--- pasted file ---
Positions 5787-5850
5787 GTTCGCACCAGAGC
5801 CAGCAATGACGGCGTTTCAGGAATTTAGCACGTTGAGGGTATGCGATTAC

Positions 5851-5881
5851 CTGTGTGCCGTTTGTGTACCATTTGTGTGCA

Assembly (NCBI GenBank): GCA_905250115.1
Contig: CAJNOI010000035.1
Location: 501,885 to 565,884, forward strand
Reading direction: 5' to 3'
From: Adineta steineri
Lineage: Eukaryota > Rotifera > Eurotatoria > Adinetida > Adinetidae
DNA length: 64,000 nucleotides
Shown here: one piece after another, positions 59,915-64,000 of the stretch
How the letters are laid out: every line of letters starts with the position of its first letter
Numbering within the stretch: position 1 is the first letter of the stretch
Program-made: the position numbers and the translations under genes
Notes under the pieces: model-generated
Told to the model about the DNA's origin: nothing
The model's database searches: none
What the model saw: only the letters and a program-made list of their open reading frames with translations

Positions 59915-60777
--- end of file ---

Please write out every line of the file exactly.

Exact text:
Positions 5787-5850
5787 GTTCGCACCAGAGC
5801 CAGCAATGACGGCGTTTCAGGAATTTAGCACGTTGAGGGTATGCGATTAC

Positions 5851-5881
5851 CTGTGTGCCGTTTGTGTACCATTTGTGTGCA

Assembly (NCBI GenBank): GCA_905250115.1
Contig: CAJNOI010000035.1
Location: 501,885 to 565,884, forward strand
Reading direction: 5' to 3'
From: Adineta steineri
Lineage: Eukaryota > Rotifera > Eurotatoria > Adinetida > Adinetidae
DNA length: 64,000 nucleotides
Shown here: one piece after another, positions 59,915-64,000 of the stretch
How the letters are laid out: every line of letters starts with the position of its first letter
Numbering within the stretch: position 1 is the first letter of the stretch
Program-made: the position numbers and the translations under genes
Notes under the pieces: model-generated
Told to the model about the DNA's origin: nothing
The model's database searches: none
What the model saw: only the letters and a program-made list of their open reading frames with translations

Positions 59915-60777